India is a responsible international player and is a major regional power. India has several responsibilities. It is in everybody’s interest to have no terrorist groups. Be it X-based or Y-based. Terrorism harms everyone. As a member of the UN Security Council, India has international responsibilities. So, whatever terrorist groups there are in the country, India’s responsibility would be to tell the Taliban to cut ties with all terrorist groups, not only regional terrorist groups. Yes, the regional ones will certainly ensure India’s immediate security interest. But if there are terrorists elsewhere in the world, that will still harm India’s interest, directly or indirectly. So, it is in everybody’s interest — it is in India’s interest, Afghanistan’s interest, many countries in the region and beyond this region, to have no terrorists in Afghanistan.

Does the tension between India and Pakistan spill over to Afghanistan?

I don’t have any qualified opinion. You have to ask respective officials of both countries. We would ideally not want Afghanistan to be associated with the issues between India and Pakistan, or issues related to Kashmir. As an independent and sovereign nation, we want our affairs and issues to be treated independently, away from the politics of the region and away from the security crisis of Kashmir. This has been our constant request. And we would want that to be honoured.

How much influence do you think Pakistan holds in what’s happening in Afghanistan?

Well, Afghan people are to a large extent, independent, they decide for themselves. But Pakistan holds a considerable amount of influence and leverage with Taliban who again are part of Afghan society. And our requests to Pakistan have always been to use, and productively utilize their influence to bring Taliban to the negotiating table, to make them agree to a process which would make this region prosper. We understand that Pakistan may not fully control the Taliban, but they have good influence over them. And that influence should be used for, at least, on making this region peaceful and prosperous.

With the US’ withdrawal and vacating the space, how do you see China and Russia’s role in Afghanistan?

We are pleased with the role played by any country that helps Afghan government and Afghan people. As major powers in the region and globally, and as members of the UN Security Council, both Russia and China can put a lot of pressure on the Taliban to come to the negotiating table. We seek no military support from the major countries in the region, as long as Taliban agree to come to the negotiating table. So should we have the Taliban’s presence for a peaceful process, which ensures our peace, we then do not require a lot of military assistance. So China and Russia can play a very productive role. And we would ideally want them to do more for the Afghan people, to put the required diplomatic and political pressure on the Taliban to come to the negotiating table.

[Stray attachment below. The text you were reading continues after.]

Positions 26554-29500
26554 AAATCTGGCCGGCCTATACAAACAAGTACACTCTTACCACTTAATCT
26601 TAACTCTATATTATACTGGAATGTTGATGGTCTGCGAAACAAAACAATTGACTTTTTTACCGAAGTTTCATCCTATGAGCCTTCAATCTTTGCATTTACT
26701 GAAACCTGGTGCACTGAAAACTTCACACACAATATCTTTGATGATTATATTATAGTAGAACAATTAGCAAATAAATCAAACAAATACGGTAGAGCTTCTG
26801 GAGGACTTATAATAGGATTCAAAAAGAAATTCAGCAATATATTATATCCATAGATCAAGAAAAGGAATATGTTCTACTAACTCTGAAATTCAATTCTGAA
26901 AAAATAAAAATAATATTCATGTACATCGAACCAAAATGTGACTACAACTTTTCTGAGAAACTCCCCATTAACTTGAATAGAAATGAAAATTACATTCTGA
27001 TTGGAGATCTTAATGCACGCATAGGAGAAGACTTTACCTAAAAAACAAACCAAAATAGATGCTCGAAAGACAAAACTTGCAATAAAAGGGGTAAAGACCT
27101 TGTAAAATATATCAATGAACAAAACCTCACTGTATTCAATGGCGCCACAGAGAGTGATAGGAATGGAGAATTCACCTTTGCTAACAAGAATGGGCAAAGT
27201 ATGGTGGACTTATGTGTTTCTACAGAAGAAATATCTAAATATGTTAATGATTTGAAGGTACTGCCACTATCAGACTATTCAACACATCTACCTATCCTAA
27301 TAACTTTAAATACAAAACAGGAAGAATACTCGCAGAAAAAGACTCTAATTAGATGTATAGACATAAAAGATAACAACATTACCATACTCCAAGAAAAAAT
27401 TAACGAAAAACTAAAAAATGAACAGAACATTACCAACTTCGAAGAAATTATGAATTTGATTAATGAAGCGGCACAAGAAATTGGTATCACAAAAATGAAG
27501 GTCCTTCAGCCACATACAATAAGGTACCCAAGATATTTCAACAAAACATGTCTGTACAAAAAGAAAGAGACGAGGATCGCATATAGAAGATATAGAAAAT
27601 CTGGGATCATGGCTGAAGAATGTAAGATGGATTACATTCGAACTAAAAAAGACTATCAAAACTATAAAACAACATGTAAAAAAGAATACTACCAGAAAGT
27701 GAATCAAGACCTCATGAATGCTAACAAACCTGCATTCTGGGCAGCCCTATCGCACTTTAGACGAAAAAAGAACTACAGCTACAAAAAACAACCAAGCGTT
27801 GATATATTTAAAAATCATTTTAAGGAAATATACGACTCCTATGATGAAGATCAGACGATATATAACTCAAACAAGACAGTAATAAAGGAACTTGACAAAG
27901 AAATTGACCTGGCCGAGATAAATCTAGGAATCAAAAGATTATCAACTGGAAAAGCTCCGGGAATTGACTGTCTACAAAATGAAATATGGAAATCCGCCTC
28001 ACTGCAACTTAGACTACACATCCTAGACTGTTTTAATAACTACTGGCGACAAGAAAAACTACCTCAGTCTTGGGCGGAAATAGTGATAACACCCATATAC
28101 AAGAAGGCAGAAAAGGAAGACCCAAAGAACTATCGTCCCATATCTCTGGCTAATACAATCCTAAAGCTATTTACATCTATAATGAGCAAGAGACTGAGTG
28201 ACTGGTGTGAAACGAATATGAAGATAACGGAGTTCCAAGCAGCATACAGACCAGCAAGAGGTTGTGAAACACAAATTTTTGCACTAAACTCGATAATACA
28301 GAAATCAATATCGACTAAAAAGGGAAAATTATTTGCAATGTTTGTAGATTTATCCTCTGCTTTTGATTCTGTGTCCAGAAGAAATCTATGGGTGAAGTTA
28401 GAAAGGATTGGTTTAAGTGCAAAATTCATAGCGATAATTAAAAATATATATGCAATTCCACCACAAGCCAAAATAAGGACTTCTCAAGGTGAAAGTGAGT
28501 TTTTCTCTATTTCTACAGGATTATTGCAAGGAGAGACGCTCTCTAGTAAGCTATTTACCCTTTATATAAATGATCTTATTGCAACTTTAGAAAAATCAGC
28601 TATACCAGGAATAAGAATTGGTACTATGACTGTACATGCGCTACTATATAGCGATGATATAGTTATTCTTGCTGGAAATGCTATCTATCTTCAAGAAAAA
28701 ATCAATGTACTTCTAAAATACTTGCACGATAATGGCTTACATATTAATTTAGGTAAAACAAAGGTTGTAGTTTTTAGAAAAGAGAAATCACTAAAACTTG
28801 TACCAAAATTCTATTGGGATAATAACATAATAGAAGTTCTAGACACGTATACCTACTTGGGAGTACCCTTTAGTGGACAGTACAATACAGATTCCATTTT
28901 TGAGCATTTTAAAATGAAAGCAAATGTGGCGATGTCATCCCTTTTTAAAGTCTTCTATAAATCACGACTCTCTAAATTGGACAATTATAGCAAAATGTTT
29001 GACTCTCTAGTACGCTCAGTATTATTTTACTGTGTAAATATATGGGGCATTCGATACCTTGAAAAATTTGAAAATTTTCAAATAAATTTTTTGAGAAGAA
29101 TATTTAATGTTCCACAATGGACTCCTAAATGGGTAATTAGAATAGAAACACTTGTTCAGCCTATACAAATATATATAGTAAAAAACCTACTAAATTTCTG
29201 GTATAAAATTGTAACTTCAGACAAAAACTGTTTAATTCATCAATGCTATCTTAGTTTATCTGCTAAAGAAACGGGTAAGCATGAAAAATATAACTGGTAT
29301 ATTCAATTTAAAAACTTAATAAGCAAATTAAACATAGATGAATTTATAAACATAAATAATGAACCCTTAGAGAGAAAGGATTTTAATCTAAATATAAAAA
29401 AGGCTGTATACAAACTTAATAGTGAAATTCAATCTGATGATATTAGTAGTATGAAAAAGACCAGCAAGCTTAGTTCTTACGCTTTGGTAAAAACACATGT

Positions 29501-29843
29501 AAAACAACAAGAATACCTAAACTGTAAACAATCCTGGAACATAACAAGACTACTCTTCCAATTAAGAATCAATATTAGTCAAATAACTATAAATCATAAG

And, what about Saudi Arabia and UAE, what is the kind of role they are playing?

Saudi Arabia and the UAE, both countries have been very constructive, very productive. Recently, we held the Ulema Shura, the Ulema conference in Saudi Arabia which denounced violence through the fatwa — that violence has no justification in Afghanistan, no religious justification, no Islamic justification in Afghanistan, and Taliban should put an end to it. That was a very big statement coming from the Holy city of Mecca to the Taliban who follow the same school of theology. Saudi Arabia has been a great supporter of Afghan Governments and people and has always. Both Saudi Arabia and the UAE have been great supporters of Afghan people and Afghan government. We have very big diaspora communities in both countries and we would want them to continue engaging in a way which would put an end to the misery of Afghan public, to the lives of Afghan public.

India has invested billions of dollars on development projects in Afghanistan. Do you think the gains from those projects are now at risk?

India’s investment has been in two areas — the soft infrastructure which has been education, and the hard infrastructure which has been roads, buildings. And both kinds of infrastructure, maybe at risk, if the security conditions deteriorate further. With the deterioration and worsening security situation, we fear that we would see destruction of both assets — the human assets, and the physical assets in the form of buildings, roads and dams.

Would you request India to give more support in terms of military infrastructure, especially air support, after the US exit?

We have not yet officially requested India for any military assistance that we have received from NATO forces, and then we have received from the US forces. They are sufficient enough. We have the capacity of utilizing those resources and assets. Should we require more assistance, yes, we will certainly be seeking assistance from India. But as of right now, there are no such requests from our side to the Indian government.